Bangkok - Khaosan Road.
Trip Start Feb 01, 2005
428Trip End Dec 31, 2018
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Where I stayed
We stayed in Khaosan Road where all self-respecting backpackers gravitate to in Bangkok. Two things struck us immediately (1) how clean the streets are, and (2) that happy cheerful woman are, again a visible element in society. It was very apparent to us we were not still in India!
Having not been to Bangkok before, even though we have been to Thailand twice previously, we enjoyed seeing the sights and getting the feel of the city
The story was quite pertinent to us as we had heard it told at a work convention.
Bangkok is also home to Wat Phra Kaeo, an amazing (and to our minds, garish) temple to honour another Buddha, this time Emerald, in the grounds of the Grand Palace. It is just too much for the eye to take in, of colour and shine in the form of glittering mosaic encrusted pillars, lots of gold leaf towers and pagodas and highly polished bright green and orange ceramic roof tiles.
A day trip to see the Bridge over the River Kwai was quite an experience just in the style of trip itself. We had only paid 500baht ($15A) each for a budget tour that included lunch so weren't quite sure what to expect
Our tour first went to the town of Konchonaburi where there is an allied war cemetery where the remains of thousands of Australians, British and Dutch are buried who died while building the Burma railway. A huge POW camp was based in this town and we found a visit to the museum really informative in explaining the importance of this railway and the bridge over the Kwai to the Japanese. The plan was to connect Yangoon (in Burma) with Bangkok via rail for the transport of military supplies for the eventual push into India. In the 415kl section of railway built, more than 100,000 PO W's and many more civilian natives lost their lives. Engineers estimated that this section of railway would take 5 years to build but it was done in 16 months at this amazing cost of lives.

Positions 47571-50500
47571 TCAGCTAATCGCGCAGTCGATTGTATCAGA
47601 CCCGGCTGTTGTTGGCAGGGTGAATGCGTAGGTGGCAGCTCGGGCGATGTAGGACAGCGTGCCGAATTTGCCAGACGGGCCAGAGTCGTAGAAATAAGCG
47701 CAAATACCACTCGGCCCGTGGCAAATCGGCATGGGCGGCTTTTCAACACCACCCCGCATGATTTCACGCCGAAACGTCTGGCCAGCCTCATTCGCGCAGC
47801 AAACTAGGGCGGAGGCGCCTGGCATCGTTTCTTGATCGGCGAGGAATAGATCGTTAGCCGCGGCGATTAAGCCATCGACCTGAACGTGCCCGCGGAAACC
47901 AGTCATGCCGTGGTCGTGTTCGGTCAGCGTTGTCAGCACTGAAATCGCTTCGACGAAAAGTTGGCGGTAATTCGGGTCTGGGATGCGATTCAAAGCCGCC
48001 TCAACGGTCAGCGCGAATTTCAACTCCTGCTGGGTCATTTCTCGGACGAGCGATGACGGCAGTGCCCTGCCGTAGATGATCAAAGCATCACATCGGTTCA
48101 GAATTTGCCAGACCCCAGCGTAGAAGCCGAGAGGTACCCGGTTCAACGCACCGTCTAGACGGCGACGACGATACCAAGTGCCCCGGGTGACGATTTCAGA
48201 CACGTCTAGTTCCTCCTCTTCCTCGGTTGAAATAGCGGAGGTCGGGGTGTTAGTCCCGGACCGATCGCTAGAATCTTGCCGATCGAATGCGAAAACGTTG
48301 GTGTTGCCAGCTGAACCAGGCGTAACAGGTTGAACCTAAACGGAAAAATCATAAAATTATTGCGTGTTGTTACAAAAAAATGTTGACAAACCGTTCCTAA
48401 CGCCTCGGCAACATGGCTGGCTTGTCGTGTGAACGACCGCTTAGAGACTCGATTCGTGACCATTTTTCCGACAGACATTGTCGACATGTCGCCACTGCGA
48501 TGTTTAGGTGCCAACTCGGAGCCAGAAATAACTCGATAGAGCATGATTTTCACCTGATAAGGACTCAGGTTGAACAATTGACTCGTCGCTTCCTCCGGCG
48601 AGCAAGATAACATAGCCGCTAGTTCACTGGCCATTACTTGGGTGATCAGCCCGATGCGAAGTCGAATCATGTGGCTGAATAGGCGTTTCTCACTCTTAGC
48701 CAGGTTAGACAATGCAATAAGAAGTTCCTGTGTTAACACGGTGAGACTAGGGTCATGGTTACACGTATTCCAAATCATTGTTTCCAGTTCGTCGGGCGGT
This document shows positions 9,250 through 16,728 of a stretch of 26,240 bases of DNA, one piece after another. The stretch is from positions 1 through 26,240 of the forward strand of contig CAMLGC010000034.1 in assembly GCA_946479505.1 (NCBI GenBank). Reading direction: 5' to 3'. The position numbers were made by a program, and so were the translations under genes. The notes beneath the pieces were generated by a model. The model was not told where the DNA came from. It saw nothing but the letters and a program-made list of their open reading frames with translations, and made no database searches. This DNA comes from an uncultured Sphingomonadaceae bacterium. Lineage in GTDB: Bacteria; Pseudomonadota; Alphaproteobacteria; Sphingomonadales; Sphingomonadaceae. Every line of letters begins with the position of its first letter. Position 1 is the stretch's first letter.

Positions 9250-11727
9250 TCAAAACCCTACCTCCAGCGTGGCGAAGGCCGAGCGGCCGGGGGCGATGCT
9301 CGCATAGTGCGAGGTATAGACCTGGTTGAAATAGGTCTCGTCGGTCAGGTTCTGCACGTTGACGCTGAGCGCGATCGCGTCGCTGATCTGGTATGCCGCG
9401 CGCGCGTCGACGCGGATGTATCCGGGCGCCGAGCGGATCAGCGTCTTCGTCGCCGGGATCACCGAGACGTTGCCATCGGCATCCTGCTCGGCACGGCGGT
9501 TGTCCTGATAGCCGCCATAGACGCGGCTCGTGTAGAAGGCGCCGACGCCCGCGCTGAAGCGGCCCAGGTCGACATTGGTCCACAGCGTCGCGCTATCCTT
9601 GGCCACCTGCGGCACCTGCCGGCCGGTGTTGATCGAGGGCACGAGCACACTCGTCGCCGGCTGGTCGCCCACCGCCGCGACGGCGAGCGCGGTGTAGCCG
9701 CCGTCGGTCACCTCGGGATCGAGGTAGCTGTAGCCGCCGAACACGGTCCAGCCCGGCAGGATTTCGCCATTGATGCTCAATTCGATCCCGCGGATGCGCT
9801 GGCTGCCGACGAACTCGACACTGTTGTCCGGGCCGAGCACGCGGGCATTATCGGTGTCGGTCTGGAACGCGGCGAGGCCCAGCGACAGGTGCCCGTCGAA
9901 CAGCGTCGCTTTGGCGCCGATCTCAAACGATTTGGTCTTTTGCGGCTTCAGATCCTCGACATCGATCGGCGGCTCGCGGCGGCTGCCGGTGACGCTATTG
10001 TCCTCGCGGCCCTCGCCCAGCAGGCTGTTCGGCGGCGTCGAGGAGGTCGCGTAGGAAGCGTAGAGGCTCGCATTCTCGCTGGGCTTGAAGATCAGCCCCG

One of the reasons (we learned in the museum) was that all the survey work through the jungle and for the bridge crossings was done undercover prior to the war. Two Japanese engineers married Thai girls in the clothing business who had freedom to move between Thailand and Burma to sell their products
We walked on the bridge made famous by the movie and then took a hour and half journey on a section of the railway to Nam Tok which is almost to the Burma border. We had a late lunch on a tethered house boat with a Thai family on the River Kwai and ended the day at a beautiful cooling waterfall.
Our next day was to start early leaving Thailand for neighbouring Cambodia.
Footnote: Wat Pra Kaeo features in the book Unforgettable Places to See before you die.